The Christie administration’s aggressive effort to expand the state’s system of natural gas pipelines is posing uncomfortable policy decisions for the agencies overseeing that effort.
Take the Tennessee Gas Pipeline (TGP) Co.’s Northeast Grade Upgrade project. It would bolster efforts to deliver cheap natural gas from the Marcellus Shale formations in neighboring Pennsylvania and New York to businesses and customers in New Jersey, potentially lowering steep electricity bills.
Not many would argue with that premise.
But its proposed expansion of an existing pipeline involves 17.6 miles in the heart of the New Jersey Highlands. It would follow a right-of-way through four state parks, cross 17 bodies of water, traverse 43 wetlands, potentially impact habitat for endangered species, and affect at least two Natural Heritage Priority sites, which are set up to protect and preserve biological diversity, according to the company’s own environmental assessment.
The project even envisions shutting down a section of the Appalachian Trail, one of the most popular hiking routes in the United States.
Not surprisingly, the project has generated enormous opposition from environmentalists, a handful of which turned out yesterday to oppose the leasing of state protected lands to push the project forward. Why not elsewhere, they asked?
“This project is being proposed in the Highlands, the most environmentally sensitive part of New Jersey and the most important lands for water supply. This project will have a dramatic impact on an area that should be preserved. This is like putting a pipeline through our Yellowstone or our Yosemite,” said Jeff Tittel, director of the New Jersey Sierra Club.
The critics of the project argue it makes little sense to allow the expansion of a pipeline through an area that several generations of New Jerseyans have sought to protect, particularly since the Highlands supplies drinking water to millions of residents.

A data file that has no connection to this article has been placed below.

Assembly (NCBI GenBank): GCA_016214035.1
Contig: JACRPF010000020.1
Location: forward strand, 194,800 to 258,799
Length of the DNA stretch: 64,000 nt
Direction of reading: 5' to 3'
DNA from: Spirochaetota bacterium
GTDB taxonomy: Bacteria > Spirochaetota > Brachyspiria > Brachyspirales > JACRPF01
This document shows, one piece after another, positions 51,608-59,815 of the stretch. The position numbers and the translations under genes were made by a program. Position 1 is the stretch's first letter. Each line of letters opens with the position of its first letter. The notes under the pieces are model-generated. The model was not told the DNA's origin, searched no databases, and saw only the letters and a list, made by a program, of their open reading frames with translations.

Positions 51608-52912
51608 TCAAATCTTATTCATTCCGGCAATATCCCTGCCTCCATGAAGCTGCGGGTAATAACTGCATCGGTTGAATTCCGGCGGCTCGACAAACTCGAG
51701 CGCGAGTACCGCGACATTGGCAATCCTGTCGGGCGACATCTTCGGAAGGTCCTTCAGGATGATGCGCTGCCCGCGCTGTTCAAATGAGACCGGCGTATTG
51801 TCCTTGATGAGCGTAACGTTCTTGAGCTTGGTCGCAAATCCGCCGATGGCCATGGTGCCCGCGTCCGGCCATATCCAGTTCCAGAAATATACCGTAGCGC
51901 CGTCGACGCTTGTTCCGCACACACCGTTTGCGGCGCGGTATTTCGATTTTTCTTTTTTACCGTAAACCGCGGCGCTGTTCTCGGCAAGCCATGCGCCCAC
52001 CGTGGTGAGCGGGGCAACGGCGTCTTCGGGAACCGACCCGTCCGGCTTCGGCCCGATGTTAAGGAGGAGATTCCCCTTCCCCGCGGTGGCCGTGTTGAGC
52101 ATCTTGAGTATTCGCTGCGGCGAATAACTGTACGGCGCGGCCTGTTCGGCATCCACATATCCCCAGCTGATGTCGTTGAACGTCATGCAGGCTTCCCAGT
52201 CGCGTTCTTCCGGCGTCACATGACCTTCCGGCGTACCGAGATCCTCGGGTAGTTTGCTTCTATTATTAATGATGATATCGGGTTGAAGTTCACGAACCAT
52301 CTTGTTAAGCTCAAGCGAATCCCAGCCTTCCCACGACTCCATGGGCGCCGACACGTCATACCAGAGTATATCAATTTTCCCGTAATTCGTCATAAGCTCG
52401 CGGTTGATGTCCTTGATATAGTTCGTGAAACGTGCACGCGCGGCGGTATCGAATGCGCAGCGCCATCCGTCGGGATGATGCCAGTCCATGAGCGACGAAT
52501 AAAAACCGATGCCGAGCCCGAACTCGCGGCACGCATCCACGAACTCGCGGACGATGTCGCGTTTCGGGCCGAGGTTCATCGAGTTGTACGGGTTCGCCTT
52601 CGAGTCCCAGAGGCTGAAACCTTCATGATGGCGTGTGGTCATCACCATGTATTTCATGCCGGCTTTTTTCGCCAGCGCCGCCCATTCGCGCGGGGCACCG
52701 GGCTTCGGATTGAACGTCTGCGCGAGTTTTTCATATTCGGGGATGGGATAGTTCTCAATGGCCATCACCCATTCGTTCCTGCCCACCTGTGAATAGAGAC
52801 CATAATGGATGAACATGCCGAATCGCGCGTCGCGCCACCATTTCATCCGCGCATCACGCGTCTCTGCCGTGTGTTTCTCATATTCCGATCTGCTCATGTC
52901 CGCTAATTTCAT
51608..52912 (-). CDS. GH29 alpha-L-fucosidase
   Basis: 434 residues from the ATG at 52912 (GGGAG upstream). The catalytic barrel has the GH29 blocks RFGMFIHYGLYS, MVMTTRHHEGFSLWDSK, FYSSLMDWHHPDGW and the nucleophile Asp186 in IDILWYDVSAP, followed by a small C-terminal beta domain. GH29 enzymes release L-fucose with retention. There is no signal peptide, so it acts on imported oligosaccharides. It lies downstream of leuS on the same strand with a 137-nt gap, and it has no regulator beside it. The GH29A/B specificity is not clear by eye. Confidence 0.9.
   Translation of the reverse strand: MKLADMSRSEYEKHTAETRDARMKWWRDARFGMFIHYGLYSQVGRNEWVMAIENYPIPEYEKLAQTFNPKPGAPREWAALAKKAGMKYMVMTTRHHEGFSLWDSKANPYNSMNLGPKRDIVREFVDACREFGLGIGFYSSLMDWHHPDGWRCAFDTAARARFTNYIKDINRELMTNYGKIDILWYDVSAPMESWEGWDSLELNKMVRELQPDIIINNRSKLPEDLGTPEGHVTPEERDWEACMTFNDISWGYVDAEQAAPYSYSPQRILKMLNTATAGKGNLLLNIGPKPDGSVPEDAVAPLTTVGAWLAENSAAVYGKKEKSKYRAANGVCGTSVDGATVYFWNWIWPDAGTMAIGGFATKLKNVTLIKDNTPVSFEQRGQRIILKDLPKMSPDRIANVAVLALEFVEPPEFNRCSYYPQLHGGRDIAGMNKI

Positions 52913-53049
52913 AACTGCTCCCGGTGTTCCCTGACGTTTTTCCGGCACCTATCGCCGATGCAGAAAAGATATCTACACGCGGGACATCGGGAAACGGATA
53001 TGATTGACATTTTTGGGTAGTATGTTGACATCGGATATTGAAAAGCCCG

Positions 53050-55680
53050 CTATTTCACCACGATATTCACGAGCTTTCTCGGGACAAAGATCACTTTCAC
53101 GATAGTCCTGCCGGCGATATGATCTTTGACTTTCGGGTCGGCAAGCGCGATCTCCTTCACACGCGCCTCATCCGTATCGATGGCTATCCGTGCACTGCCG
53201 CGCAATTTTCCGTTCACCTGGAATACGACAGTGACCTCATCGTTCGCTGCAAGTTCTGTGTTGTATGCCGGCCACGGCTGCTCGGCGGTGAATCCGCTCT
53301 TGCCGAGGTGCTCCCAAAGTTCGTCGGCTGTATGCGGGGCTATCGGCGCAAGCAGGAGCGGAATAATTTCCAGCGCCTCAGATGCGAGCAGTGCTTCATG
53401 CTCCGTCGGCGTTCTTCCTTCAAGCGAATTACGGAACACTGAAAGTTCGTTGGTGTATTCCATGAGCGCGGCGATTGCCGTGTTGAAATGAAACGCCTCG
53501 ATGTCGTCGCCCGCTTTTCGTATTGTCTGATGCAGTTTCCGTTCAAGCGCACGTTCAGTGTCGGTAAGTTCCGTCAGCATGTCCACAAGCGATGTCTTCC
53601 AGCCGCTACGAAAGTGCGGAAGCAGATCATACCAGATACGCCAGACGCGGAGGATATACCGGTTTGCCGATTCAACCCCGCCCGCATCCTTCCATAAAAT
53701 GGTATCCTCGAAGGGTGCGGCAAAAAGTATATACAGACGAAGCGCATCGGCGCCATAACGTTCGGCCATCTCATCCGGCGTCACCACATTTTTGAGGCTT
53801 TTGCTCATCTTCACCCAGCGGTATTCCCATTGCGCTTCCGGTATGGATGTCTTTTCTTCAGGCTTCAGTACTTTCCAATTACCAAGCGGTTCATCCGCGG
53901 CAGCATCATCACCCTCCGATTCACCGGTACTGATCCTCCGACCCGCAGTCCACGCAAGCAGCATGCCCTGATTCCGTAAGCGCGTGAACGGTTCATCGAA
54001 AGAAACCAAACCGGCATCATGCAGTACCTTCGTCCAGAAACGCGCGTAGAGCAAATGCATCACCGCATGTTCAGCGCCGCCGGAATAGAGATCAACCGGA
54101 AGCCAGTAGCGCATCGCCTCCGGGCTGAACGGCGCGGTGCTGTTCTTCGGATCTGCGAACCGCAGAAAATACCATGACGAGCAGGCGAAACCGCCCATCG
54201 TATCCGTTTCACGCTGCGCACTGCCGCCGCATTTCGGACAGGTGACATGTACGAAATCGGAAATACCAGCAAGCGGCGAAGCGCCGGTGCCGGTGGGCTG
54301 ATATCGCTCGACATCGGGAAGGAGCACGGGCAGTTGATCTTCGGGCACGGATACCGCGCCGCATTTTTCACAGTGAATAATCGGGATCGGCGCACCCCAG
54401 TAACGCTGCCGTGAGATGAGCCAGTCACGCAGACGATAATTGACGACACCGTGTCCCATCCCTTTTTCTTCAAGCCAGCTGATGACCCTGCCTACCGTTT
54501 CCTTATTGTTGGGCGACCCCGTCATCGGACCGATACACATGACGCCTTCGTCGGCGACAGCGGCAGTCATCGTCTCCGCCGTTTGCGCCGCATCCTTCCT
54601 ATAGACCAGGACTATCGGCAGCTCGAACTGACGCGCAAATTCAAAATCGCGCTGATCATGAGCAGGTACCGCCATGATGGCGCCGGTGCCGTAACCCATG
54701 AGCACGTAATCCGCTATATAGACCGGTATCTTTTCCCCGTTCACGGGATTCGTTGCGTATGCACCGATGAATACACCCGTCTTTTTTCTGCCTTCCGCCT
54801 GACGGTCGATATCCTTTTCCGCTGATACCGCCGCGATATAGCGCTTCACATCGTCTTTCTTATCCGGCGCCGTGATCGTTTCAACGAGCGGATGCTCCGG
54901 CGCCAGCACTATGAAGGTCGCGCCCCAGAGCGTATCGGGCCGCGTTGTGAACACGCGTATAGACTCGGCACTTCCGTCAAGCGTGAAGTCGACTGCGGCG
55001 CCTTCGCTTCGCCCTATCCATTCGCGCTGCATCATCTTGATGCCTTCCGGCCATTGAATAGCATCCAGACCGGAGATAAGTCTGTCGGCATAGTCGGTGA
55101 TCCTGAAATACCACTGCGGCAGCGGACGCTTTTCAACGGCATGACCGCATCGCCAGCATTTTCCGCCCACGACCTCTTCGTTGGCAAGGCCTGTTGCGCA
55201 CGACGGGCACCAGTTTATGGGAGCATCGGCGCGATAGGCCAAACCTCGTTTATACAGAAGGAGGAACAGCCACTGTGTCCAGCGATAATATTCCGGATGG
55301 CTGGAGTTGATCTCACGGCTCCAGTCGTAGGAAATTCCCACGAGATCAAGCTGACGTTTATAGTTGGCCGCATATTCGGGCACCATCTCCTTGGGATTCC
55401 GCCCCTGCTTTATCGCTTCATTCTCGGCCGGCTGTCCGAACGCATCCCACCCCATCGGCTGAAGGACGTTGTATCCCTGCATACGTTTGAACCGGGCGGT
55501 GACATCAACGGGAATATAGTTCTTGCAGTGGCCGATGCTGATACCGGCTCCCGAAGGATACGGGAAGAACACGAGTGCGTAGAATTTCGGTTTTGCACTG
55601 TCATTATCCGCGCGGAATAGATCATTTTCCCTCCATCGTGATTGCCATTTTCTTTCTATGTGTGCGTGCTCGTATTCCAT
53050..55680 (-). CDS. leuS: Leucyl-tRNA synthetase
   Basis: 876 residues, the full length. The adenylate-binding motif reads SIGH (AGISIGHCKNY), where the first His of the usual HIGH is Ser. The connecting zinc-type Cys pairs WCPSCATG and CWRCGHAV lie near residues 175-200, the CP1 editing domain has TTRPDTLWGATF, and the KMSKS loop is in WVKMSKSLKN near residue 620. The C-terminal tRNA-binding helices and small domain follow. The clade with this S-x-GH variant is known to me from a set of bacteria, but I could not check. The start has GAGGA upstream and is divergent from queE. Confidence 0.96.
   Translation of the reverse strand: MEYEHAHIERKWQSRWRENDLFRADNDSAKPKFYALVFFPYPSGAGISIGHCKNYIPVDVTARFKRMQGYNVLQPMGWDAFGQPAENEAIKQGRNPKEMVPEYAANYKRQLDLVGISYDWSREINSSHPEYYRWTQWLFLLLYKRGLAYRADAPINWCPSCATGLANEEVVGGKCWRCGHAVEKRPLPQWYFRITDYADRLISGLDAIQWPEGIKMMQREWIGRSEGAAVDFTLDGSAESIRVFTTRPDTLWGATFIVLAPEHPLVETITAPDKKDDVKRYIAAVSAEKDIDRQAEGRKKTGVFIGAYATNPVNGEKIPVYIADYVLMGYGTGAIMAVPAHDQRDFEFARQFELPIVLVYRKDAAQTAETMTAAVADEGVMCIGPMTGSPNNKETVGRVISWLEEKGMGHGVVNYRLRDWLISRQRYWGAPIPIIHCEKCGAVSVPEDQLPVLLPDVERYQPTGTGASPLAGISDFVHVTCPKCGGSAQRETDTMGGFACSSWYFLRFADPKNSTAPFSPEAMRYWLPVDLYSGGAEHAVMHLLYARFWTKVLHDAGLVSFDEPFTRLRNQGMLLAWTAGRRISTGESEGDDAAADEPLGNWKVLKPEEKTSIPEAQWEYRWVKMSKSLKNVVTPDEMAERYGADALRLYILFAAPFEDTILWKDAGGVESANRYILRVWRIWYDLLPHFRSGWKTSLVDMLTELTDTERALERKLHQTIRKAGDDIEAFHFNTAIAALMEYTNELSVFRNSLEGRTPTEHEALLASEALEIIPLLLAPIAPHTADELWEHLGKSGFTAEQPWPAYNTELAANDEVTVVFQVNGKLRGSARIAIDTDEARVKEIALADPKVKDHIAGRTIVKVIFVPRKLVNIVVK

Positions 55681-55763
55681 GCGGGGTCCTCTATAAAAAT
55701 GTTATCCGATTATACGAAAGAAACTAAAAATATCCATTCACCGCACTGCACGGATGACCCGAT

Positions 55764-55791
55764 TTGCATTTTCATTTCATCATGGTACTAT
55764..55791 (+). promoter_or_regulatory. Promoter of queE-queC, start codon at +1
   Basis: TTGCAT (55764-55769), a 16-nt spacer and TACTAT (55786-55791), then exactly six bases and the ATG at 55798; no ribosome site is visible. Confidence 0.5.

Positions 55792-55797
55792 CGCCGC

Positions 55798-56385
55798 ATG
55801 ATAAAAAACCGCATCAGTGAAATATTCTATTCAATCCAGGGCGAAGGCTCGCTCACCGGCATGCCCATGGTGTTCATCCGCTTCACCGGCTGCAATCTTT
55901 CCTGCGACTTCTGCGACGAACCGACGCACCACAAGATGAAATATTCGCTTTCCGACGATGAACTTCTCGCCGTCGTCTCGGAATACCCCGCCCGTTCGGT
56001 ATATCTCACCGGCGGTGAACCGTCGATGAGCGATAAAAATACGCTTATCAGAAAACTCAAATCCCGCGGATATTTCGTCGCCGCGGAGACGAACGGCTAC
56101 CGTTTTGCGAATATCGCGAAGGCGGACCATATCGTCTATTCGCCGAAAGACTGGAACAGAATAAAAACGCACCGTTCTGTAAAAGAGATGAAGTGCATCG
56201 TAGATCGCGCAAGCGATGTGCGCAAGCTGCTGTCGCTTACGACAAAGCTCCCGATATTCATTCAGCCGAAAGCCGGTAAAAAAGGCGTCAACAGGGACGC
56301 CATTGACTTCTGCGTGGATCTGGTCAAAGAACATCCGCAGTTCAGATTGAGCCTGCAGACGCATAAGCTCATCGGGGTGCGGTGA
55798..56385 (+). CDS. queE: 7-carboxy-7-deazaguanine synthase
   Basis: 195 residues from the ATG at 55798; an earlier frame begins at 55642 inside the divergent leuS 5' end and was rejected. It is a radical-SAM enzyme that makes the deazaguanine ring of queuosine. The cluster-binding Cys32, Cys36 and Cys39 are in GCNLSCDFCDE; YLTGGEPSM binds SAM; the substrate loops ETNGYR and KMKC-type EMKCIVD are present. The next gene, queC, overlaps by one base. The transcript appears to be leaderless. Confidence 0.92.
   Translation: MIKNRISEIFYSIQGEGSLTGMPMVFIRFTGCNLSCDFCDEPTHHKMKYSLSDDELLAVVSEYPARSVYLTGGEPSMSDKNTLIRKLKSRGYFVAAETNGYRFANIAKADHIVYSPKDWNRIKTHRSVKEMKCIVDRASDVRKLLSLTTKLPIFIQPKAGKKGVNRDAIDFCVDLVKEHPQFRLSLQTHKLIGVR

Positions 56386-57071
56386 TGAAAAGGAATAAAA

They have pushed the state and the company, which is hoping to have the pipeline in service by November 2013, to consider alternative routes, a stance the state and company have sought to address. But even some of the alternatives suggested by the company would run through other state protected property, such as Stokes State Forest.
Scott Brubaker, director of the state Department of Environmental Protection’s Office of Permit Coordination and Environmental Routes, noted the company already has revised certain portions of the route based on input from the agency to protect environmentally sensitive land. At the same time, Brubaker said the agency, in most cases, favors expansion of pipeline projects along existing routes because it minimizes environmental impacts from locating the projects elsewhere.
The other problem with the alternatives is they affect residential areas as well as increasing the length of the expansion project, according to company officials.
Quid Pro Quo
Under a proposed lease agreement that would allow the pipeline to expand, the state would demand $8.6 million in rental payments over the 25-year pact, require the company to buy up to 120 acres of protected land to compensate for acreage destroyed during the project and other mitigation measures, according to Judith Yeany, chief of legal services and stewardship for the state’s Green Acres program.
Still, Yeany emphasized that the current lease proposal is a “worst-case scenario. We do fully expect the final lease to be lower than in the current FERC filing,” she said, referring to the request from TGP to win a certificate of approval from the Federal Energy Regulatory Commission. The state has intervened in that case and hopes to convince the agency to accept some of the state’s recommendations for protecting environmentally sensitive land, Brubaker said.
From TGP’s perspective, the expansion project would help the industry meet natural gas storage to meet peak-day winter requirements, which currently strain regional pipeline capacity, according to Melissa Dettling, environmental project manager for the company. The project also is consistent with the revised Energy Master Plan, she said.
In a presentation, the company said it has sought to mitigate the impact of its expansion project, citing efforts to decrease the right-of-way along the pipeline from 100 feet to 75 feet, and proposing other measures to protect forest land impacted by the proposal.
It failed to sway Tittel. “Quite frankly, these lands are not replaceable,” he said.